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Karlovy Vary: Fourth Report
Posted on Friday July 10, 2009, 06:43 by Damon Wise

Just as I suspected (see my previous blog here), I did end up seeing We Live In Public again, and I now officially have the T-shirt (pictured)...

Slightly trimmed from the Sundance version, Ondi Timoner's vibrant study of dotcom visionary Josh Harris really has grown on me. The differences are very subtle, but I couldn't help feeling that the story was tighter and more focused, but that may have been because I now knew what to expect. To recap, Harris made a ton of money in the early dotcom boom and lost it all in the ensuing bust. His moment of glory, however, was that in 1999 he staged a mammoth underground art project that found 100 people living for free in a hotel with no privacy and a gun range downstairs. Busted by the police, who believed the event – called, ironically, Quiet, and only meant to last a month – was a millennium cult, like Heaven's Gate, Harris went on to instal cameras in his luxury loft apartment and made every intimate aspect of his life available to viewers via the internet. Needless to say, it ruined his relationship and ended in misery, as viewers either tuned out or turned on the bewildered Harris.

While Harris is almost certifiably wacko, and some viewers (as they did with Man On Wire) might find him too unsympathetic to enjoy the movie, We Live In Public makes the excellent point that what Harris was doing physically, we are now doing virtually, via Facebook and Twitter, and wonders if we should learn from his mistakes. It's significant that the film was recently viewed and approved by Demi Moore and Ashton Kutcher, who, if the stars align, will be involved in a special screening in New York early next year, complete with a recreation of the Quiet hotel (minus drugs and firearms, presumably). The film will be out before then, however. Ondi hopes to self-release in the States in the autumn – the US indie landscape is currently the bleakest it has ever been – and in the UK the film will be coming out October or November time (to be confirmed), courtesy of Dogwoof pictures. If you're lucky, Ondi will bring a batch of these supercool T-shirts, a bargain at 400 Czech crowns (about 12 quid).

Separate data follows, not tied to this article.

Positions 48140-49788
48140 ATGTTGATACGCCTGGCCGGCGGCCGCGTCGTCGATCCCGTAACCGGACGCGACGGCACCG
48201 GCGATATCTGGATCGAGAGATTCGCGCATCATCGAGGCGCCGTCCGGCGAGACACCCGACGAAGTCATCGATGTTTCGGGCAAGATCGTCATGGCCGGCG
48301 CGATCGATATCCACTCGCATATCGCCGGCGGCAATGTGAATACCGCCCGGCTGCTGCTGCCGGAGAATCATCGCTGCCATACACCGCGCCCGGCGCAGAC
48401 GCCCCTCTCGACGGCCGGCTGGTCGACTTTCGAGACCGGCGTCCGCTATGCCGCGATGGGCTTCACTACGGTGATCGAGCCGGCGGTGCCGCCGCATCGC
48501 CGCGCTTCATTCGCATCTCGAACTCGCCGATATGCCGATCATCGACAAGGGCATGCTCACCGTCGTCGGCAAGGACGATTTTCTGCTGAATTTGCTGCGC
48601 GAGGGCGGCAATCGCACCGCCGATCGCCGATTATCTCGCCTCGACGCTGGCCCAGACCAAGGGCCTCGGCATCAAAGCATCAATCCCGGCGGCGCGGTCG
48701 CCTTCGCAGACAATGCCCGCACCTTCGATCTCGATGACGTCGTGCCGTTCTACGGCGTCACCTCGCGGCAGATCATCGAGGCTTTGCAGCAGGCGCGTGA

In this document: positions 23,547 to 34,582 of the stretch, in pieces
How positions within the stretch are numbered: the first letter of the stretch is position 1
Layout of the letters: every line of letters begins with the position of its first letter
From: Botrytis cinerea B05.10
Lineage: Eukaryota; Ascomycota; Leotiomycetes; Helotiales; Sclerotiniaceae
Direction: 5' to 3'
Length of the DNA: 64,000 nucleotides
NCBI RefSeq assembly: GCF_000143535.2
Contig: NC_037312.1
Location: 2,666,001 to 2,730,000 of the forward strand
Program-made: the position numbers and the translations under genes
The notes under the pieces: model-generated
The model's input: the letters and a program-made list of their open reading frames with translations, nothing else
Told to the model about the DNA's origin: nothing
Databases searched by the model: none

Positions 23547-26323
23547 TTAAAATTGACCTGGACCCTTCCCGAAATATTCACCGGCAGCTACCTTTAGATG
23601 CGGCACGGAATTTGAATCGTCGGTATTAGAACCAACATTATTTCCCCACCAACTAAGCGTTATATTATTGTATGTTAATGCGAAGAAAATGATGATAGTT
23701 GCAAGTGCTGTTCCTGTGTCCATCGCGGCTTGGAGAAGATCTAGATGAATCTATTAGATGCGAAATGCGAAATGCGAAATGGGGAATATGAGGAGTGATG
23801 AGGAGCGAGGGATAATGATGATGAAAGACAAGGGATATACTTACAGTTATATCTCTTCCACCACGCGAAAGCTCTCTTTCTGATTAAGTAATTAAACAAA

See the trailer here...

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1 punchdrunk
Posted on Saturday July 18, 2009, 12:36
Got a strong feeling of Deja Vu when I saw that t-shirt, I thought it was bringing up your old blogs. I guess they ship these films around to loads of Festivals. :p

Does seeing the same film, in a different city, with a different audience alter the experience?

2 Damon_Wise
Posted on Sunday July 19, 2009, 16:53
It's always worth seeing how a film plays, especially to see how an overseas audience reacts. In the case of We Live In Public, I didn't realise it had been trimmed: the new version is 3 minutes shorter, and I think all the better for it, even though it doesn't sound very much in principle. But, yes, it can seem a lot like a conveyor belt: Humpday is a good example of a film that started in Sundance and has been popping up at practically every festival since...

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